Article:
If the industry is really moving toward a business model where several versions of a console are being marketed at once, then it’s only a matter of time until we get a Scorpio 1S, or a Neo 2.0, or a an Xbox Super-Slim 2S Set-Top-Box Plus version 37.
And that’s to say nothing about what the developers are supposed to do. Say you’re a game designer. On one hand you want access to the most powerful technology, so you can make the game you want with less restrictions. On the other hand, you want to optimize your game for the weakest console, so more people can play it. Will developers be forced to make several different versions of the same game for each type of console? Or will they make one version that works for everyone, thereby making the more powerful consoles useless? We don’t know, and it doesn’t seem like the industry has worked that out either.
At the end of the day, the average console gamer just wants to play games. Dividing the playerbase, confusing developers, and overcrowding the market will just push people away.
Throughout all of the confusion, Xbox head Phil Spencer has promised that every version of the Xbox 1 will be able to play the same games. “No one gets left behind,” Spencer said during the hardware reveal.
Quite frankly, I don’t believe him. I have no reason to.
Even if gamers ignore the industry’s long history of bait-and-switch tactics, Microsoft doesn’t seem to have a coherent plan for the Xbox’s future.
There have been several conflicting statements on whether or not “Scorpio-exclusive” games are even a possibility. Microsoft’s plans on adopting a “mobile-phone” strategy for their consoles are also unknown.
In an interview with Wired, Spencer claimed they weren’t aiming for the continuous upgrades seen in the mobile phone industry. “Consumer expectation is that, if you wanted to, you could go buy a new cell phone every year,” Spencer said. “I don’t want to get into that mode with a console…We’re not on a hardware tick-tock that says I need to put out a console every two years or every one year to get people to upgrade. That’s not the console model.”
That would be comforting if not for the conflicting information given within a single day.
Jeff Rivait, marketing manager for Xbox Canada, told Xbox Enthusiast that,“When gamers get to carry forward their games, and they’re not losing the value invested in the ecosystem, in addition to getting more frequent and more powerful hardware, is looking at things like the mobile industry and how they’ve innovated. Yes, if you want to stay on top of things you may be buying consoles more frequently, but you’re also getting better looking and more powerful gaming experiences sooner than you would be getting in previous [generations].”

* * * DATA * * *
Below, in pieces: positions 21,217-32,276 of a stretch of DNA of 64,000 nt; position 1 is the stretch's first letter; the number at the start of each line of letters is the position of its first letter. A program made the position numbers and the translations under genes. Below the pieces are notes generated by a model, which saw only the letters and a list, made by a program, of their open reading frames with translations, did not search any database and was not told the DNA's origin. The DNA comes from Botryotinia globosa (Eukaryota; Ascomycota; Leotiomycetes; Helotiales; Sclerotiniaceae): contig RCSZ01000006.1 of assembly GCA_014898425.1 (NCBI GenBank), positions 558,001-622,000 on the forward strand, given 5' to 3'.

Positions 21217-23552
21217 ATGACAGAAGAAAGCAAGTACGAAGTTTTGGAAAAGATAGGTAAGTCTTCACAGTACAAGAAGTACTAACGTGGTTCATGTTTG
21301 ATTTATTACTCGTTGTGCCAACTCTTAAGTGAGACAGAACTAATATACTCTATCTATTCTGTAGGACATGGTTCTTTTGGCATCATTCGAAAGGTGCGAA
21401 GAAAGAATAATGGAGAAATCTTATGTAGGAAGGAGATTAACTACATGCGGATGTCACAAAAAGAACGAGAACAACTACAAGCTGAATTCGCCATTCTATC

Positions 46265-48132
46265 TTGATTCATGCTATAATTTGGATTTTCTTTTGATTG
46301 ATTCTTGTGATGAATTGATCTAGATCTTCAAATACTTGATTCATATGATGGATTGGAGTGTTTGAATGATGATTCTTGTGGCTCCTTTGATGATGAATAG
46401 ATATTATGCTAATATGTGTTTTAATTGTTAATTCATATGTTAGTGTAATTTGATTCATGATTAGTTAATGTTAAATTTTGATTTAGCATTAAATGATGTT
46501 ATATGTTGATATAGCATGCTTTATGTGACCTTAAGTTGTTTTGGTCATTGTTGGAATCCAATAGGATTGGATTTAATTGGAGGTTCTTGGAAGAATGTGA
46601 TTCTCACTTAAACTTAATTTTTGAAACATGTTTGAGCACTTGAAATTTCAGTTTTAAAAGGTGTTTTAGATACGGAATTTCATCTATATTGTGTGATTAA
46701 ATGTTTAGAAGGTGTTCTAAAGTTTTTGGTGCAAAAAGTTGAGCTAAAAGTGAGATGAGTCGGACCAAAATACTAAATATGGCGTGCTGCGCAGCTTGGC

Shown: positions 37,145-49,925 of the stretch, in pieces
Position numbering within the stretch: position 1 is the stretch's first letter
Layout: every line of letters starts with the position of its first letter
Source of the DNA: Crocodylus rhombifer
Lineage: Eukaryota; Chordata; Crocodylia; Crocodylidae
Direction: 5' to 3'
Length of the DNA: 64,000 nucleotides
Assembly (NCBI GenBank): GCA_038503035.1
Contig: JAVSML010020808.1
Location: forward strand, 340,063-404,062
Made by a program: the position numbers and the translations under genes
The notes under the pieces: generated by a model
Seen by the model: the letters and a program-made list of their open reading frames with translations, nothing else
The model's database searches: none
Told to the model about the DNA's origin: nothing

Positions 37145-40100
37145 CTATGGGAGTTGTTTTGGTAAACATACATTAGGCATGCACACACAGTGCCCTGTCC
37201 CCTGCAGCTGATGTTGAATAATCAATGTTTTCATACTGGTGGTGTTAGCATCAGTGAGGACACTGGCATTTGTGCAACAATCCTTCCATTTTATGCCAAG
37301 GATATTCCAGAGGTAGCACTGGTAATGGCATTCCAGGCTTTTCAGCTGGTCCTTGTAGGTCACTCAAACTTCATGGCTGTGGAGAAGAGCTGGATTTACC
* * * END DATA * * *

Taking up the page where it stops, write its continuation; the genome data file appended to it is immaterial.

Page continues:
So, we were told that we wouldn’t have to worry about a new console every few years…only to be told that this would definitely be the case. With all the mixed signals we’re getting, we honestly have no idea what’s going on.
Even from a business perspective, Spencer’s promise to “leave no man behind” makes no sense. What incentive does anyone have to buy an Xbox Scorpio if it’s going to play the exact same games without a noticeable difference in performance? 4K visuals can’t sell a console alone, especially when few people own a 4K television in the first place. So, we’re left with two outcomes: either Project Scorpio will be useless for the average console gamer, or eventually we’re going to reach a point where games are optimized for the Scorpio, and won’t run as well on your standard Xbox 1.
One of the main reasons people buy consoles is so they can play the vast majority of video games for the next five to eight years. Project Scorpio, and the entire business model behind it, is killing the console market with its very existence.
I’m not automatically averse to the “smartphonification” of the console market, but I don’t trust Microsoft and Sony to handle this well. Even if there’s a way to do this right, history has told us that the industry will almost certainly get it wrong. Until we get some clear information on their long-term goals, I don’t think we should trust that they have our best interests in mind.